Album of photographs of New Zealand and Australia, from some of the best commercial studios of the late 19th century: Burton Bros., Dunedin; Henry King, Sydney and Charles Kerry & Co., Sydney.



Available to view at our Curzon Street shop.

An album (37.5x28 cm) containing 57 albumen prints, 2 silver gelatin(?) prints and a newspaper cutting. All on card sheets and titled in manuscript. Majority in excellent, bright condition, a few gaps in the album, but only one sign of obvious extraction on verso of the fourteenth sheet. Half contemporary black calf (repaired) over teal, pebble-grained cloth, modern gilt titling and decoration to spine, a.e.g.; overall very good. Various places incl. Dunedin, Sydney, Perth, Suva (Fiji).

A lovely, coherent album that contains some of the best Australasian commercial photography of the period and eight amateur photographs of the harbour and botanical gardens in Sydney, dated 1890 (these presumably taken by the tourists who compiled the album).  

Eleven out of the sixteen photographs of New Zealand bear the signature of the Burton Bros. studio (written on the negative). They chiefly depict a number of geothermal landscapes from the centre of the North Island, such as the Great Geyser at Wairakei, Alum cliffs at Wai-O-Tapu and boiling mud and sulphur pools at Tikitere. There is also one photograph of a carved Maori house at Ohinemutu, Rotorua, which is almost certainly the work of Alfred Burton, who focused on landscape and native peoples while his less adventurous brother worked on portraiture back in Dunedin. Alfred is thought of as one of the most significant visual documenters of New Zealand in the 19th century, particularly for his series Through the King Country… (1885) which showed Maori living in the south-west of the North Island.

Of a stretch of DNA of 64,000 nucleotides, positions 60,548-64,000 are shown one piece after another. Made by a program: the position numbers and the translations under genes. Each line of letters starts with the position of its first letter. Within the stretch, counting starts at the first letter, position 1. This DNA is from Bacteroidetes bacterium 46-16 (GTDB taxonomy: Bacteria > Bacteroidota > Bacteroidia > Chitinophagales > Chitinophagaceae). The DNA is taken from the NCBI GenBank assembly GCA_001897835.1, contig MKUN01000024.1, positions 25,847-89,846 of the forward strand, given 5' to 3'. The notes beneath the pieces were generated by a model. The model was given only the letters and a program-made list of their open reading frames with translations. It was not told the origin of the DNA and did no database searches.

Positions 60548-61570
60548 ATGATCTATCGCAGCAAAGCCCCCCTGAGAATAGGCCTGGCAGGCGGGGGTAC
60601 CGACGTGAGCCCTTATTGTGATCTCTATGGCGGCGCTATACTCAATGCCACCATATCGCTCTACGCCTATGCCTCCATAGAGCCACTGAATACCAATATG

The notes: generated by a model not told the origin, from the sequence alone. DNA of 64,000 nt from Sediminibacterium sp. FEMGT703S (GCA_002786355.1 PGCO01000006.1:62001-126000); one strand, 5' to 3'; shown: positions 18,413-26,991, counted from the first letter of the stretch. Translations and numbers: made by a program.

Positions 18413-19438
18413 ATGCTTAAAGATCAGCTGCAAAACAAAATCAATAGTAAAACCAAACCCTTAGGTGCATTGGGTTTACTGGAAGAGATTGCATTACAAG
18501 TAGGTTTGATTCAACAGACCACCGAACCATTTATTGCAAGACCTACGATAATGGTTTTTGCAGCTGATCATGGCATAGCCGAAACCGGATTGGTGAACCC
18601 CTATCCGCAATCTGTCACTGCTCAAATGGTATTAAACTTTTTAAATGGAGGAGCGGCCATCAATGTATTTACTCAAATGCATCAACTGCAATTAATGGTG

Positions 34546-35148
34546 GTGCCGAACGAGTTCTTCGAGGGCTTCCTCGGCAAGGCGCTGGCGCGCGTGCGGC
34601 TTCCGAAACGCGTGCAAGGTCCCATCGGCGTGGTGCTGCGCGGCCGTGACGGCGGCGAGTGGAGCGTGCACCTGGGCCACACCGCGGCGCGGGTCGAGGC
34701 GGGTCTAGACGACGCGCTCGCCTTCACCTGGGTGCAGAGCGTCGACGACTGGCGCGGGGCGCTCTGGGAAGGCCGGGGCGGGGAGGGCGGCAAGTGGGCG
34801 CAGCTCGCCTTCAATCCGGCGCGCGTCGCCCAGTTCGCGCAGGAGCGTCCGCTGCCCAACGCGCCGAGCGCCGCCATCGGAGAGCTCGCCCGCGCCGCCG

Among the forty-two photographs of Australia are nine from the studio of Henry King and eighteen from the studio of Charles Kerry. Working in the heyday of albumen printing (1860 to 1890) these two Sydney-based photographers were among the most prolific and innovative of their time, travelling further into unfamiliar parts of the Pacific and trialling experimental technologies (both used the magnesium flash for exposures in caves). The majority of the photographs, taken by both men, depict scenes in New South Wales; King’s are more romantic, capturing the Blue Mountains and stalactites in the Jenolan caves, while Kerry’s predominantly picture townscapes, civic buildings and beaches in Sydney.  

It is likely that the album was put together by passengers aboard the R.M.S. Rimutaka, of the New Zealand Steamship Company, as a newspaper clipping announcing its arrival in Hobart, Tasmania is laid down on the verso of the front free endpaper, which is faced by a photograph of the ship. ‘R.M.S. Rimutaka arrived from London, via the Cape, at 5:45 a.m. to-day, and berthed at the Dunn Street Pier… The Rimutaka will sail for New Zealand this evening, after she has landed the 250 tons[sic] of cargo she has for the port.’ (The Tasmanian News, Thursday evening, 30 October 1890).

Stock Code: 223155

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